Bush team pins hopes on military

Absentee Ballot
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The Independent US

Whatever is decided about manual recounts in select Florida counties, the definitive result of the election may hinge less on these than on the absentee votes.

Whatever is decided about manual recounts in select Florida counties, the definitive result of the election may hinge less on these than on the absentee votes.

The precise number of such ballots - cast mostly by US service personnel and Americans living abroad - is not known. The best estimate for Florida is between 4,000 and 6,000. With the official count giving Mr Bush victory by just 300 votes, even a small margin could clinch the election.

All Florida absentee ballots must be in by midnight tomorrow - 10 days after the election. The expectation is that they will be counted - and the result declared - on Saturday.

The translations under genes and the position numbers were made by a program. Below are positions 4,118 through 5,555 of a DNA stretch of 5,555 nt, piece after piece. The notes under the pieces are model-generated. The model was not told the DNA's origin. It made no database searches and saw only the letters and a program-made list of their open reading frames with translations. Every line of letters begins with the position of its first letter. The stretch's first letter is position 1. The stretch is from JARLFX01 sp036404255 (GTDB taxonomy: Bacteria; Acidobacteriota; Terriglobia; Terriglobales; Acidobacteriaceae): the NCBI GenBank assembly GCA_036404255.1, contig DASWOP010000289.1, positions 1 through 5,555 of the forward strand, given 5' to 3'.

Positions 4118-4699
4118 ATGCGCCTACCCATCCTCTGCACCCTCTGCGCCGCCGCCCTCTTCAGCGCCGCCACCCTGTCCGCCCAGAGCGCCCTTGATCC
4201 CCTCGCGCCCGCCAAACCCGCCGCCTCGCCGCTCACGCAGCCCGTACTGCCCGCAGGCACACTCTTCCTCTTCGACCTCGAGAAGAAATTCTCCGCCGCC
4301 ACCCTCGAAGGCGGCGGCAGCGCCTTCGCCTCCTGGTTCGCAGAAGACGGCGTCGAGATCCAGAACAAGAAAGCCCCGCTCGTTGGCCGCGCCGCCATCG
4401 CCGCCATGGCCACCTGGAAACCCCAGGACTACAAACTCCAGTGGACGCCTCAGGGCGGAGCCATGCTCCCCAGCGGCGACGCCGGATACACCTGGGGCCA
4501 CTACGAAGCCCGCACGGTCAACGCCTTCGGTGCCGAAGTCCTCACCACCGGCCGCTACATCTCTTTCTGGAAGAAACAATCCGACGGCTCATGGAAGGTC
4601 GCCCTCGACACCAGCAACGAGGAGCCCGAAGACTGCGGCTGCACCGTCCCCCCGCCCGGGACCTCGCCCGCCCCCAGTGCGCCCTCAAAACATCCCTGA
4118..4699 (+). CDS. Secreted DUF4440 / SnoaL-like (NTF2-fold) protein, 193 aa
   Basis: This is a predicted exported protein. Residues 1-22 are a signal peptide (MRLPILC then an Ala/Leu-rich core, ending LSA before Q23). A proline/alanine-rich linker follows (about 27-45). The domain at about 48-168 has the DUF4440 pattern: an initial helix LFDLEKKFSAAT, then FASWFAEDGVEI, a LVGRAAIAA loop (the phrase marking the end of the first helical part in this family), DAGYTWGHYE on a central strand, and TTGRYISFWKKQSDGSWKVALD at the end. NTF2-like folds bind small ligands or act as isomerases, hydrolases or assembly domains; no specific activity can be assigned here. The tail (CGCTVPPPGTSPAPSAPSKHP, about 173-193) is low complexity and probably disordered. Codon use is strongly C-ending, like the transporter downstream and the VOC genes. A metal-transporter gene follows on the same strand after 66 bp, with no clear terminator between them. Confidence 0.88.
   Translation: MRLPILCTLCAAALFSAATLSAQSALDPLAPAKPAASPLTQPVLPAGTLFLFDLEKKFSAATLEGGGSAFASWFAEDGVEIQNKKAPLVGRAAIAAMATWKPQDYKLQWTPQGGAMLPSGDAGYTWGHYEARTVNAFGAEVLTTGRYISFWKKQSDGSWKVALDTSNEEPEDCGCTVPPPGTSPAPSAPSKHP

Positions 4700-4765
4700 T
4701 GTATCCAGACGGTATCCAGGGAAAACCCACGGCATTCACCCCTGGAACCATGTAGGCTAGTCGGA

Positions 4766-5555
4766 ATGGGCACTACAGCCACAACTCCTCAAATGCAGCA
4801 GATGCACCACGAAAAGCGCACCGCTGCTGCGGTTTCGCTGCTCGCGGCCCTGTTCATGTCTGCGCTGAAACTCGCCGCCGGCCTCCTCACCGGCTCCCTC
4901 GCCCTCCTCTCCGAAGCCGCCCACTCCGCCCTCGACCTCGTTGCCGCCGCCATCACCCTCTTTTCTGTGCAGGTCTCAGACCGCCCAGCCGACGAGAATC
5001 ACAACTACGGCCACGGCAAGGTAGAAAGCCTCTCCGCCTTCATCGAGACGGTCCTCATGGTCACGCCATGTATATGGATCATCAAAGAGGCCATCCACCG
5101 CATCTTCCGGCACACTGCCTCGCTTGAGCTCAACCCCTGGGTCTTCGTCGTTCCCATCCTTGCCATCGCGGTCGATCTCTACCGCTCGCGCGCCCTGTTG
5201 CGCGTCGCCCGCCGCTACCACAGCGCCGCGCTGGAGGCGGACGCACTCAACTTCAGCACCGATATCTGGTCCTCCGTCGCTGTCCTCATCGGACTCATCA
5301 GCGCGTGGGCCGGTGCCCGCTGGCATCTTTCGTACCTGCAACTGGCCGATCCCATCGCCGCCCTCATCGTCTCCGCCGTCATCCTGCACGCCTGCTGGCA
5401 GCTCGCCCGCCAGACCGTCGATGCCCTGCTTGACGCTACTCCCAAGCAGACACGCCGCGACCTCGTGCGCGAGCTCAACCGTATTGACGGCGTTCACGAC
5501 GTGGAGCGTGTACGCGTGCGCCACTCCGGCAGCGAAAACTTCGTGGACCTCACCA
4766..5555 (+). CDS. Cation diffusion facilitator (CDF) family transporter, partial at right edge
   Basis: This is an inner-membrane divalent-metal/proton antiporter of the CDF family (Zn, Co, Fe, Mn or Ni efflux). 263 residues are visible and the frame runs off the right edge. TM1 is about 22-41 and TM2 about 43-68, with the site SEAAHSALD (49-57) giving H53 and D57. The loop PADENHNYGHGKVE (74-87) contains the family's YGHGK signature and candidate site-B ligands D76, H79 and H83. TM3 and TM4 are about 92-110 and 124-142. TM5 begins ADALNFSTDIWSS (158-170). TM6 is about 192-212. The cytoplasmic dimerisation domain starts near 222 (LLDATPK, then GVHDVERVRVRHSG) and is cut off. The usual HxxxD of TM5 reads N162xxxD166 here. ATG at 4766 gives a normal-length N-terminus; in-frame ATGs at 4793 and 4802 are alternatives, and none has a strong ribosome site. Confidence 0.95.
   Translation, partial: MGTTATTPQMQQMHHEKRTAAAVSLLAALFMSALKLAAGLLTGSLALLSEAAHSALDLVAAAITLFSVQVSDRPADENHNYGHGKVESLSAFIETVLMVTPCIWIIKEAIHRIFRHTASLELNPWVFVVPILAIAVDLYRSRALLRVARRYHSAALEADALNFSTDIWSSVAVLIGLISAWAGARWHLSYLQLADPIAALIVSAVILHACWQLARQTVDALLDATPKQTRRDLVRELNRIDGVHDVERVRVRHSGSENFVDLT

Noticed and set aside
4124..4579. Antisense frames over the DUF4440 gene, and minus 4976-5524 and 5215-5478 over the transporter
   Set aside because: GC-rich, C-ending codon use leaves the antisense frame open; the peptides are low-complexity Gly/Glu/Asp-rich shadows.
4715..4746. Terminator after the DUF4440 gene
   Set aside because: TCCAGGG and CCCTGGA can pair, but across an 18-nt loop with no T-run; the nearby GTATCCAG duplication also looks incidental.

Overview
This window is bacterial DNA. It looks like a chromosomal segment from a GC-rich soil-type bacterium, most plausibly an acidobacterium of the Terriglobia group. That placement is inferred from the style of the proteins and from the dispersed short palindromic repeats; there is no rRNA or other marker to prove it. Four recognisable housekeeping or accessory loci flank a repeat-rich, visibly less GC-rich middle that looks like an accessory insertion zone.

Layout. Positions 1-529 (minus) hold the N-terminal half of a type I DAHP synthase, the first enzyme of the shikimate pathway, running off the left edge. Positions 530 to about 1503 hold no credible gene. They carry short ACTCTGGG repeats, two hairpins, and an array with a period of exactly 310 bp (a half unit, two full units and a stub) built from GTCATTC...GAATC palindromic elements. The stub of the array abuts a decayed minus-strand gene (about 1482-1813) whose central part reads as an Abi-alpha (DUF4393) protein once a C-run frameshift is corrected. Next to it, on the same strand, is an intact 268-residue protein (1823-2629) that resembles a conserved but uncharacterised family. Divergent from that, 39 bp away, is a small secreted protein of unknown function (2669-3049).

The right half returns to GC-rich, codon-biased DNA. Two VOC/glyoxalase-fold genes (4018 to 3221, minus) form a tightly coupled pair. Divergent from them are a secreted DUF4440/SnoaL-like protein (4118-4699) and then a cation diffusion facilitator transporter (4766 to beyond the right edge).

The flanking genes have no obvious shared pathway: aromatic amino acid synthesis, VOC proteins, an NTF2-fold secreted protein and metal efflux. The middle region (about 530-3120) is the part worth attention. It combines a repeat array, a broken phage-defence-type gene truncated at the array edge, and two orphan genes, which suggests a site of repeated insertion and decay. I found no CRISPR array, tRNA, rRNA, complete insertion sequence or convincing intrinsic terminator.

So far, some 4,000 absentee ballots have been received by 65 of Florida's 67 counties, many of them in time to be included in each county's election-day tally. A further 7,000 were said to have been requested and not yet returned. But there is no direct correlation between the number of ballots requested and the number returned.

The Bush campaign is pinning its hopes on what it believes to be the conservative inclinations of the military. But Mr Gore's service in Vietnam could give him an edge. Mr Bush served in the Air National Guard in Texas.

There are also dual US-Israeli nationals, resident in Israel, who traditionally vote Democrat and could have been encouraged to vote in greater numbers this year by Al Gore's selection of Joe Lieberman as his running mate. Officials say US voter registration in Israel was up 15 per cent this year.

But even if the absentee ballots prove decisive, the election may not be over. The regulations say an absentee ballot must be postmarked election day, 7 November, at the latest - or failing that be dated by the voter on the ballot. But errors abroad and the late dispatch of some absentee ballots could complicate matters.

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